Rumor: Six-core Coffee Lake CPU pops up in Geekbench

Buyers looking for CPUs with more than four cores and eight threads have always had to look beyond Intel's mainstream desktop platforms. The silicon giant first offered quad-core CPUs to consumers all the way back in the beginning of 2007, and the addition of SMT to 2009's Core i7-860 marked the company's last increase in the number of threads in its mainstream chips—until now. Get out your salt shakers, because WCCFTech spotted an entry in the Geekbench database displaying what would appear to be a Coffee Lake CPU packing six cores and 12 hardware threads.

The database record appears to have been generated by a machine with an LGA 1151 motherboard, possibly a Z270-based model. The chip in question is clocked at only 3.2 GHz, but it's worth noting that engineering sample chips are often clocked lower than final production silicon. The database entry also doesn't specify if that 3.2 GHz figure refers to a base or turbo clock. While the chip in question may have sat atop a Z270 motherboard, Intel hasn't offered any information about Coffee Lake compatibility with 200-series motherboards. As for cache amounts, the undisclosed chip displays 1.5 MB of L2 and 12 MB of L3.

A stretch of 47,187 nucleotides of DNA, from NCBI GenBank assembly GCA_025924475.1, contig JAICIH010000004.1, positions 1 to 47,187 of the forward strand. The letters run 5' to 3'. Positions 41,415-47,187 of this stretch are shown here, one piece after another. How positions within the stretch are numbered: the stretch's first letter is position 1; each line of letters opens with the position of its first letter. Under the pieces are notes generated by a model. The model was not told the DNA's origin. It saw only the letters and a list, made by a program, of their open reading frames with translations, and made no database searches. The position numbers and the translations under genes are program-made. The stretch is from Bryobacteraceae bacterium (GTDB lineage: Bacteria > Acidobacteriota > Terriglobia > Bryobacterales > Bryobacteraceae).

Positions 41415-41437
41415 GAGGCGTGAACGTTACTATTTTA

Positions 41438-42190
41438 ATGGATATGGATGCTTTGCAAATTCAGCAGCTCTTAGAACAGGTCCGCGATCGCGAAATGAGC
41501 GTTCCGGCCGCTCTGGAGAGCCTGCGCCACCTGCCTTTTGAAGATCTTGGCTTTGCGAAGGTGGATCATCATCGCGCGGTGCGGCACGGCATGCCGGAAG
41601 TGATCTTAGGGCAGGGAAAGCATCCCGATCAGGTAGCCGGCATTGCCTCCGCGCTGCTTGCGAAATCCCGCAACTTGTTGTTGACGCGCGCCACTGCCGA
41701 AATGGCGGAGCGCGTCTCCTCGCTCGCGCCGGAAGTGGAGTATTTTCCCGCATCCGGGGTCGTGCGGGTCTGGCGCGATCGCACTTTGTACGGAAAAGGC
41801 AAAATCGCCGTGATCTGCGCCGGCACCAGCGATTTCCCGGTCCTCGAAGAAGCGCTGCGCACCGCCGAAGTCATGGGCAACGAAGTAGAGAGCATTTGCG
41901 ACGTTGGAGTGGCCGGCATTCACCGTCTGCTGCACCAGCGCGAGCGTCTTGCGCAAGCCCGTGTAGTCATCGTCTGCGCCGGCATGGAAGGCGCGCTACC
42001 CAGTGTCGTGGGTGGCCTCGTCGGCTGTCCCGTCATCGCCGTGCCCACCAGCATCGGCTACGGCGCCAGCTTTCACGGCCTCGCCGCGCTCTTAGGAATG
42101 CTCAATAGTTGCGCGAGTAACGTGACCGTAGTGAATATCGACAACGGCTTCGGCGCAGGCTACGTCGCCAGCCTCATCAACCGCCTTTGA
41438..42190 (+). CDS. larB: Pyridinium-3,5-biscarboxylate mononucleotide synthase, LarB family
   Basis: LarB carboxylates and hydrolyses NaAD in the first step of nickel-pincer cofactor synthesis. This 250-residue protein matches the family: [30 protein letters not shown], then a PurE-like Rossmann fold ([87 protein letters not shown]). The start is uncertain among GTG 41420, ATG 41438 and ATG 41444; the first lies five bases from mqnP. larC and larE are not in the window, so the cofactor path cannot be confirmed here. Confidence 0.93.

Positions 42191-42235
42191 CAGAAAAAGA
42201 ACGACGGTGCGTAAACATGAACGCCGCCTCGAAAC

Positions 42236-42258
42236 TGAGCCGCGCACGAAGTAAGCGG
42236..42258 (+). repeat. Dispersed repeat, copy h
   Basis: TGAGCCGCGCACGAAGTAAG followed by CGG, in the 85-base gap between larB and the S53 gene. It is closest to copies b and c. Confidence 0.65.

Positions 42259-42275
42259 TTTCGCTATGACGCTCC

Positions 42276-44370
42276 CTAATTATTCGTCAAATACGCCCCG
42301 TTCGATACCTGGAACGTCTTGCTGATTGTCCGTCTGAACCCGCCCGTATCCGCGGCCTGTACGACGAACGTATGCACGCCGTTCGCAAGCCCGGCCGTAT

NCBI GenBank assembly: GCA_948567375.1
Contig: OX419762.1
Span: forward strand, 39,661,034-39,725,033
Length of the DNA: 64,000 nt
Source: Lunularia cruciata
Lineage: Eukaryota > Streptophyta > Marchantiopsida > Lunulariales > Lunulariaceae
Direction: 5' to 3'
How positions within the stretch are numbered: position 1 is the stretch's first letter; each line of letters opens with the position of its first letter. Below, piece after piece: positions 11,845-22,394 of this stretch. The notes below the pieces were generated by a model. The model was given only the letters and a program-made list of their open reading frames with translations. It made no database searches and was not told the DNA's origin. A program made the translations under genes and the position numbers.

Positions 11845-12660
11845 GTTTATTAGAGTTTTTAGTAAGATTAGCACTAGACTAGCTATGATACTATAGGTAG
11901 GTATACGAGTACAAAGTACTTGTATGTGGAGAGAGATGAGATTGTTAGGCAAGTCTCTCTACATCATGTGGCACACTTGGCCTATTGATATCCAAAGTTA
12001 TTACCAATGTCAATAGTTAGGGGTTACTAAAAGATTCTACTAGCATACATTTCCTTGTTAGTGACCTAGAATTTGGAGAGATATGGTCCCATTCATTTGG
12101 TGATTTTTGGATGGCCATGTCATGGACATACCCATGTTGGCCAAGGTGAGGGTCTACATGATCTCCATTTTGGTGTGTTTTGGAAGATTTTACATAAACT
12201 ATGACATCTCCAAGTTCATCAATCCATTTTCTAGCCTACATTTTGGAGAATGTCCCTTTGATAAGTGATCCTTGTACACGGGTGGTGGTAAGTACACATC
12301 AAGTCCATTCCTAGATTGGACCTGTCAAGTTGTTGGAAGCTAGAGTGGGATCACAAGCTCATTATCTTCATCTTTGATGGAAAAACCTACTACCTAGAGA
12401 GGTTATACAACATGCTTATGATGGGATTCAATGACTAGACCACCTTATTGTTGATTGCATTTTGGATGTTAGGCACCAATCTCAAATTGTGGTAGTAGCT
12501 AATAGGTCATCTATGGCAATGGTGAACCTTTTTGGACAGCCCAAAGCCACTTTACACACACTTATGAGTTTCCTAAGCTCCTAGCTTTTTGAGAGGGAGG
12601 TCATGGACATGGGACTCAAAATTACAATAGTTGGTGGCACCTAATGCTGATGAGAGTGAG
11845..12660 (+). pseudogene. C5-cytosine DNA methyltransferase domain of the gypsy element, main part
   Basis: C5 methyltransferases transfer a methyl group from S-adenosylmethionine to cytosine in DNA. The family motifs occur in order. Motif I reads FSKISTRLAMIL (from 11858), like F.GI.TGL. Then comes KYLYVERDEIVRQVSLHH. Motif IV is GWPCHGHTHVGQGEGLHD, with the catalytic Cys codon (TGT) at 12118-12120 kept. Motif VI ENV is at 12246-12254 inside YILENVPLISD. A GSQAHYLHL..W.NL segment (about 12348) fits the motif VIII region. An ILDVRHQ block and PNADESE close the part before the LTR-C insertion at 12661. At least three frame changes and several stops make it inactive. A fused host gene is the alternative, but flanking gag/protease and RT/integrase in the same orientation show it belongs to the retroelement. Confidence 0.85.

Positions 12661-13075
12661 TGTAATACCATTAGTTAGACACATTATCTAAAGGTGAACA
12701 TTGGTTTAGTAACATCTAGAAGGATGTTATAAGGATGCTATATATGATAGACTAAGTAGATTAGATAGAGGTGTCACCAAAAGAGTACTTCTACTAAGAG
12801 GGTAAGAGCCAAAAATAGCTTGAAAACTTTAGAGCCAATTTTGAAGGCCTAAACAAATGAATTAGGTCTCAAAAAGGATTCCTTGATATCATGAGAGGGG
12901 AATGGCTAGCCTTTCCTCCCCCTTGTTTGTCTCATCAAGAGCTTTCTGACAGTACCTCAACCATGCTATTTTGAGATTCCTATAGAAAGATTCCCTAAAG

The system earned a single-core Geekbench score of 4619 and a multi-core figure of 20,828. An example entry from a system built around a Ryzen 5 1600X processor scored 4574 and 20,769 in those same tests. Given that the final Coffee Lake silicon might be clocked significantly higher than engineering samples, Intel could potentially have a very fast six-core part for the consumer market.

Coffee Lake is widely expected to be the fourth generation of Core chips built on Intel's 14-nm process technology, following the Broadwell "tick," the Skylake "tock," and the Kaby Lake "optimization." We suspect that Coffee Lake will offer minor architectural improvements, improved graphics capabilities, and reduced power consumption when compared to previous chips, in addition to any possible increases in core and thread counts. Again, we counsel that the information in the database be taken with a dose of salt far in excess of the recommended daily allowance.

Tip: You can use the A/Z keys to walk threads.
View options

This discussion is now closed.